But I was missing the point of that gospel story of Mary and Martha. Jesus’ point was that although we may have cares and responsibilities, the most important thing in life is really to stop and listen. So many times I have been too busy to pay full attention to my kids, for instance. What mother hasn’t answered the absent-minded, “Mm hmm,” to her children as she only pays half attention to their verbal ramblings?

And it’s not just chores that keep us from the truly important things in life. We fill up our minutes and hours with television, Facebook, the news etc. and don’t nurture our relationships or our inner life. We don’t take the time to meditate or pray.

The story of Mary and Martha urges us to take that time, to stop and breathe and focus on what is truly important in our lives: God, our families, goodness and love. It’s a worthwhile endeavor to try becoming more of a “Mary,” and it’s one I am making the effort on in my daily life. I plan on “choosing the better part” and becoming more closely the person I am meant to be.

The A-B-Cs of Comedy

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Disclaimer: I have no personal, professional or financial connection with ABC-TV.

Every week I look forward to the comedic television lineup of The Middle, Modern Family, and Blackish. Somehow ABC has produced a trifecta of engaging, side-splitting half-hour sitcoms, all of which center on family dynamics and dysfunctions.

The Middle is the unsung sibling of the mega-hit Modern Family. While both shows depict the ups and downs of family life, The Middle focuses on the vicissitudes of one family trying to make ends meet in Middle America. The Heck family is so easy to relate to because they are far from perfect. For instance, mom Frankie yells, “I made dinner!” and plops bags of fast food on the kitchen table. In another episode, I found myself completely relating to the parents, who decide to “take back the house” and do nothing special for their children. They inevitably cave, and things go back to normal, which is to say that the kids rule. Yes, that’s my family life. Yet the Hecks have a connection that makes each episode heartwarming. As much as I am laughing at the Hecks, I am also smiling at their obvious affection for each other.

Modern Family is bigger and brasher than The Middle. The extended Pritchett family have unique family makeups, such as the gay couple raising an adopted Vietnamese daughter and the patriarch and his much younger, voluptuous Colombian wife and her son. The dialogue and timing in Modern Family make it a comic masterpiece. In one scene, Jay Pritchett feels underdressed when his gorgeous wife Gloria comes down the stairs dressed to the nines for a parent-teacher conference. He asks her, “Why do you look like that when I look like this?” Without missing a beat, her son Manny responds, “My friends say it’s because of your money.”

There are tears-inducing moments in Modern Family too, but overall the show is just one giant laugh fest. I think what makes these sitcoms so effective is the strength of their casts. The Middle boasts comedy veterans Patricia Heaton of Everybody Loves Raymond fame and Neil Flynn from ScrubsModern Family, on the other hand, took a cast of virtual unknowns (with the exception of Married: With Children’s Ed O’Neill) and turned them into stars.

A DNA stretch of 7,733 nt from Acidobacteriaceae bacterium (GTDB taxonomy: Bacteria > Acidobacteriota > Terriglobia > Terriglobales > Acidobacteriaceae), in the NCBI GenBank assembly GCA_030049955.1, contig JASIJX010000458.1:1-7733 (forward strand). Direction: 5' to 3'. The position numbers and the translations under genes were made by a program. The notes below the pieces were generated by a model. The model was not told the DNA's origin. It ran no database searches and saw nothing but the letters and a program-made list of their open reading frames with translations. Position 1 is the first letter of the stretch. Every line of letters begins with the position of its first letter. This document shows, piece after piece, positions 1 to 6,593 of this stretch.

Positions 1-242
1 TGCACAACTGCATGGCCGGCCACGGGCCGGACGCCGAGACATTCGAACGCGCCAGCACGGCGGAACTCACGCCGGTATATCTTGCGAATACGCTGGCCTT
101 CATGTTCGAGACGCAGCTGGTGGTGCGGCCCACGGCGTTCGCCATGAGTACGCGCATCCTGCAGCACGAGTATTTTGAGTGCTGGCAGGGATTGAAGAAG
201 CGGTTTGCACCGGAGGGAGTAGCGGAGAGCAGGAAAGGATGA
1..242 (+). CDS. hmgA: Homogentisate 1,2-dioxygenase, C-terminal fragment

The excellent cast is also one of the factors that makes ABC’s new sitcom Blackish so enjoyable. I was leery of a show whose premise rests with humor centered primarily on race. Yet the show avoids the cringe-worthy offensiveness I found in the ill-fated Michael J. Fox Show, which took cheap shots at Parkinson’s disease without any real sense of humor in evidence.

In Blackish, Andre Johnson, a black ad exec, presides over his upper middle class family, including doctor-wife Rainbow (played by Tracee Ellis Ross, daughter of the singer Diana Ross) and four precocious kids. The kids really elevate the show to something special. Although they are wise beyond their years in the style common to sitcoms, they are not obnoxious, but extremely likable.

What really impresses me about Blackish is that race is addressed in a very open way without being trite or offensive – rather, hilarious. In a recent episode, Andre wants to be his office’s first black Santa, but when the role is given to a Hispanic woman, he protests, “There’s supposed to be a Black Santa before a Mexican Santa.” His mom agrees, “Mexicans can’t be jumping the line. It’s bad enough they started taking Black people’s jobs with sneaky tricks like working hard for less pay.”

What could come off as offensive simply comes off with a laugh. Blackish, with its sharp, humorous focus on a racial minority, gives me hope for another ABC sitcom set to air in 2015 – an Asian-American comedy titled Fresh Off the Boat.

There’s something about humor that helps expand our horizons in a non-threatening way. A lovable gay couple on Modern Family helps normalize the idea of gays for its audience. Likewise, Blackish gives us a glimpse of how blacks see racial stereotypes without making us feel defensive.

As I get older, I have noticed the inevitable lines that are starting to appear on my face. And since I’d rather live with laugh lines than frown lines, I plan to enjoy my favorite comedies as much as possible.